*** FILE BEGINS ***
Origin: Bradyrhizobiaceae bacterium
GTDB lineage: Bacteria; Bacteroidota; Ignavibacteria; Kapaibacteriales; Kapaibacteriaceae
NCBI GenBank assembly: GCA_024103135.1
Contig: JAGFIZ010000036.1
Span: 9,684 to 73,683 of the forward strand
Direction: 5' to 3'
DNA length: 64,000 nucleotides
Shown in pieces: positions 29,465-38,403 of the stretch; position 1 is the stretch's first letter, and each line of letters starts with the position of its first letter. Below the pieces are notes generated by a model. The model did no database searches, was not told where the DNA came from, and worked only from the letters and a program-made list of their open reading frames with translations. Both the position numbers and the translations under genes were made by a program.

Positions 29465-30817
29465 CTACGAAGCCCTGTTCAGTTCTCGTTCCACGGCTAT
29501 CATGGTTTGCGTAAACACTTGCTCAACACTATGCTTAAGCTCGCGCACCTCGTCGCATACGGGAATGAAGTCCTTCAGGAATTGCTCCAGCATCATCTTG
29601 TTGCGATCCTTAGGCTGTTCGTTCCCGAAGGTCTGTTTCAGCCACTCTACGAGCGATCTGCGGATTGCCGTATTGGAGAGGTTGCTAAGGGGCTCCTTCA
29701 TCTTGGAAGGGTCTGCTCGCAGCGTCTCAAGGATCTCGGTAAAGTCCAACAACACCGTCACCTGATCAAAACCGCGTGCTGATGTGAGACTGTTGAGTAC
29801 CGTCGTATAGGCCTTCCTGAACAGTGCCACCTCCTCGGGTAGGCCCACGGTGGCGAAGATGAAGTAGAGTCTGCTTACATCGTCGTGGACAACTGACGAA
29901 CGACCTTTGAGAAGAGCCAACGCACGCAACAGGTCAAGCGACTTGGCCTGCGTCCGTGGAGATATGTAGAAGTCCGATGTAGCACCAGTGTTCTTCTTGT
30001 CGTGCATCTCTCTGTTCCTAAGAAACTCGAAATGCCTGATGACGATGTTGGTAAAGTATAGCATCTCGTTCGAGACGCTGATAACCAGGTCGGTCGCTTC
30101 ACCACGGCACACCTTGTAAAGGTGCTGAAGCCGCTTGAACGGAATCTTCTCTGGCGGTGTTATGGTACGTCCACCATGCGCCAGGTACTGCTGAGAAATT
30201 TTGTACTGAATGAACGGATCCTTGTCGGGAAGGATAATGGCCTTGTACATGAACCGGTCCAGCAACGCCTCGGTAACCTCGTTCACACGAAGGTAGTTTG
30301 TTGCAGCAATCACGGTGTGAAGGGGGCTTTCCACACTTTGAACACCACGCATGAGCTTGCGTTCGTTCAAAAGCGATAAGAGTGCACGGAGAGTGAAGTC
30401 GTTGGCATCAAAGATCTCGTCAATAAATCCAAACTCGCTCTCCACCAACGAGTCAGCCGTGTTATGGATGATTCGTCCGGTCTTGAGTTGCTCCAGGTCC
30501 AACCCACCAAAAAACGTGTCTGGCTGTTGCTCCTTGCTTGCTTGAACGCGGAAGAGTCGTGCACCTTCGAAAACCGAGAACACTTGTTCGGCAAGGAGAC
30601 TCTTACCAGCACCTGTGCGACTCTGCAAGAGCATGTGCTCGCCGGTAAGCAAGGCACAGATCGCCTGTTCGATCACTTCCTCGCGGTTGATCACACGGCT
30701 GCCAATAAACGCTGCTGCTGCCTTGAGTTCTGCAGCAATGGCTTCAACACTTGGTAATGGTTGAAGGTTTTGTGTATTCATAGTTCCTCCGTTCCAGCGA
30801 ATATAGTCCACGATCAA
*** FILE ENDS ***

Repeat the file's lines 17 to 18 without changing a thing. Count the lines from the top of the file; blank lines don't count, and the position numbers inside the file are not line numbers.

30101 ACCACGGCACACCTTGTAAAGGTGCTGAAGCCGCTTGAACGGAATCTTCTCTGGCGGTGTTATGGTACGTCCACCATGCGCCAGGTACTGCTGAGAAATT
30201 TTGTACTGAATGAACGGATCCTTGTCGGGAAGGATAATGGCCTTGTACATGAACCGGTCCAGCAACGCCTCGGTAACCTCGTTCACACGAAGGTAGTTTG